Since the nineteenth century Puerto Ricans have been caught in the cross-streams of two cultures,
Puerto Rico has a long tumultuous past, which has yet to be settled; in the 1900’s the U.S acquired Puerto Rico and declared it a territory of the U.S with very limited self-rule. They even declared English as the official language. This has a large impact on Puerto Rican’s including the Thorpe family as the state has tried to declare bankruptcy for years and the U.S
When living in Puerto Rico we were the same as everyone else. We never felt any oppression. We understood that there were people of different shades of skin color but it wasn’t an identifier for us. I believe the only thing that made us different was that our mother was Dominican and
Reading Craig Storti’s book, Figuring Foreigners Out, gives many new insights about my trip to Puerto Rico. In his book there are four categories that he covers that I will use to analyze and reflect upon my time in Puerto Rico. The four categories he uses are concept of self, personal vs. societal responsibility, concept of time, and locus of control. To begin I will examine Storti’s topic, concept of self.
My process of enculturation into the Puerto Rican culture can be explained with the iceberg analogy, having in mind that the island itself has a high context background. Above water, the official language is Spanish, although English is taught mandatory on the education system since first grade. One of the things a tourist or anyone that starts assimilating the culture can experience first hand is the passion Puerto Ricans have to speak loudly and use many hand gestures during conversations. This passion is not only present during social interactions, but also on the way citizen’s carry out their beliefs. Even though, the island is a place recognized for its great night life activities and bars, the religion is 85% Catholic, therefore many people go to church on Sundays and tend to be very precocious of their actions because of their faith and religious thinking. Inside the water, on the aspect of feelings and values, Puerto Ricans are very traditional, nevertheless,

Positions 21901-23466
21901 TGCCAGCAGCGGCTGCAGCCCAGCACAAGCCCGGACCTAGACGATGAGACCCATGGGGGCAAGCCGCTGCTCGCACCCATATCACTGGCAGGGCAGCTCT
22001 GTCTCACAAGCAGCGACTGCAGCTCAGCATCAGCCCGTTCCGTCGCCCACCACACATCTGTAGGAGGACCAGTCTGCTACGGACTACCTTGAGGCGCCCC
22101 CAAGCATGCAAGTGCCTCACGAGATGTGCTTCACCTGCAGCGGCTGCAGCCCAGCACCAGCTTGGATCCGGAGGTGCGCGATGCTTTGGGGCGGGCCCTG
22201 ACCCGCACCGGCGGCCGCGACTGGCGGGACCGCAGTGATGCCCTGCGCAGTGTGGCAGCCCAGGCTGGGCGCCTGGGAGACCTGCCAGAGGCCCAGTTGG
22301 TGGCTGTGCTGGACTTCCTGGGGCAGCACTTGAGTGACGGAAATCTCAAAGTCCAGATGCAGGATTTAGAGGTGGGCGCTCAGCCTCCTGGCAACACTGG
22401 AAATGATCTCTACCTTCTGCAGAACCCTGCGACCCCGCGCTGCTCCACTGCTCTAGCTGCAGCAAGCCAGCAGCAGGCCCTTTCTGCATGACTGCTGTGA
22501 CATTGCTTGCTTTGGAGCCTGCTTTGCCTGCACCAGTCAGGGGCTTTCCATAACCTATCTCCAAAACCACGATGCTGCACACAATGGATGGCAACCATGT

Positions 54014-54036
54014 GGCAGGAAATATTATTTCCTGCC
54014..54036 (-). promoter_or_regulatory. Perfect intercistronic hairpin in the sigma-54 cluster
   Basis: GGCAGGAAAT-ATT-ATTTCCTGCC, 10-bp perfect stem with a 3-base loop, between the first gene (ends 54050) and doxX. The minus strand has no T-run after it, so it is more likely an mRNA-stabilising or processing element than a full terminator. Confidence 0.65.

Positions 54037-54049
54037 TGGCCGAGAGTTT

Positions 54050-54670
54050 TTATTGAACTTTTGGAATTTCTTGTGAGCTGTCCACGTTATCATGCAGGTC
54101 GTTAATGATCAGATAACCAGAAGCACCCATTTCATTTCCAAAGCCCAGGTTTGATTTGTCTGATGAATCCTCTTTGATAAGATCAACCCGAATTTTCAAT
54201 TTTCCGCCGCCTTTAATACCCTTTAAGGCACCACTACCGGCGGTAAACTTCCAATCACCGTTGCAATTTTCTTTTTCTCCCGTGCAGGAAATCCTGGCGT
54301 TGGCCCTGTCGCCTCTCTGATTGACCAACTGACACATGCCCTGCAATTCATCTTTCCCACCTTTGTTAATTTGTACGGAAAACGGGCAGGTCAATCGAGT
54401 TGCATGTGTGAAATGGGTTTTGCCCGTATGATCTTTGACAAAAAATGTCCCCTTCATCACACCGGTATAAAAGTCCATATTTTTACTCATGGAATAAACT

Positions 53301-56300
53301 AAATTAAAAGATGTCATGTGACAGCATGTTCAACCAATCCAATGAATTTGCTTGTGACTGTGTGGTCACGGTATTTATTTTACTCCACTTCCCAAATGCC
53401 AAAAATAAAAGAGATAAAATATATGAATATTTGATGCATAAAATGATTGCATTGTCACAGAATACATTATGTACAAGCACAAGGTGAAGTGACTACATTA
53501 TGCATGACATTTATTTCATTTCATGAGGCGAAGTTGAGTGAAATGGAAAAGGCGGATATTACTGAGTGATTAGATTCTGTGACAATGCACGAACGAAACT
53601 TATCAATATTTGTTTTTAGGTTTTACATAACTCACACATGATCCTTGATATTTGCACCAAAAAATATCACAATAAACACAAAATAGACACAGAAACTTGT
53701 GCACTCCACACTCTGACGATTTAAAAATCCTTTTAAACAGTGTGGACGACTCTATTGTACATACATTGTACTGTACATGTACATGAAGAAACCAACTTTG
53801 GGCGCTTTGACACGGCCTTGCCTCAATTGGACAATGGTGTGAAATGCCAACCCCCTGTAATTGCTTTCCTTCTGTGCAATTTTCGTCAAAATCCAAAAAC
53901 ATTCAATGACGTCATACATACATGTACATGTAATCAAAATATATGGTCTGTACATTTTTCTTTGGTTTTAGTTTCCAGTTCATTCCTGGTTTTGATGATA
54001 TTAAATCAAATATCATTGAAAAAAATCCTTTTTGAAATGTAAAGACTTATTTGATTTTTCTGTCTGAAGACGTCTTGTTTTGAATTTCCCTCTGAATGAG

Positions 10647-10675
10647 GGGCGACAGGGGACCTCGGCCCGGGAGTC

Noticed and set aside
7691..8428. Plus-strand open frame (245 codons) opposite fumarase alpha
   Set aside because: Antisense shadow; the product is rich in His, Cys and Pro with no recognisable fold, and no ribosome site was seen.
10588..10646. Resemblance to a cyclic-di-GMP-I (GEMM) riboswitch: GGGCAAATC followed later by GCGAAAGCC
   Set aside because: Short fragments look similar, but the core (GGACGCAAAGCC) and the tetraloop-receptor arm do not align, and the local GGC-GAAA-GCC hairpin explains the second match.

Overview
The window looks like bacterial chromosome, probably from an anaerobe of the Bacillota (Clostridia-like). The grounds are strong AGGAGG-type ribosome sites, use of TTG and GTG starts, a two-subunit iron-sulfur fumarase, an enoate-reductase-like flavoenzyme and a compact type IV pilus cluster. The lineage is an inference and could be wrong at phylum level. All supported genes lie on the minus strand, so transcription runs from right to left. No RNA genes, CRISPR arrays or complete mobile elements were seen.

In Reproducing Empire, Laura Briggs provides her readers with a very thorough history of the mainland U.S. and Puerto Rican discourses and its authors surrounding Puerto Rico and Puerto Ricans, from Puerto Rico's formation in the mainland elite's "mind" as a model U.S. (not) colony in 1898* to its present status as semi-autonomous U.S.
It was a wonderful eye-opening experience to interview Carmen Anton, a Spanish immigrant for this project. I learned so many things about how she arrived in American as a small child with only her sister by her side and her strive to become American. The emotional struggles of Carmen and her sister, Elena, were real and I didn’t realize it was that emotionally draining to come to a new country. Her experience showed me how hard it is to fit into a new society knowing absolutely nothing about the world she was dropped into. The fact that she flew here with her younger sister and then live for three months without her parents to guide her in this unfamiliar setting, shows me how strong and brave Carmen was at the young age of eight. When she first came, she assumed it would be like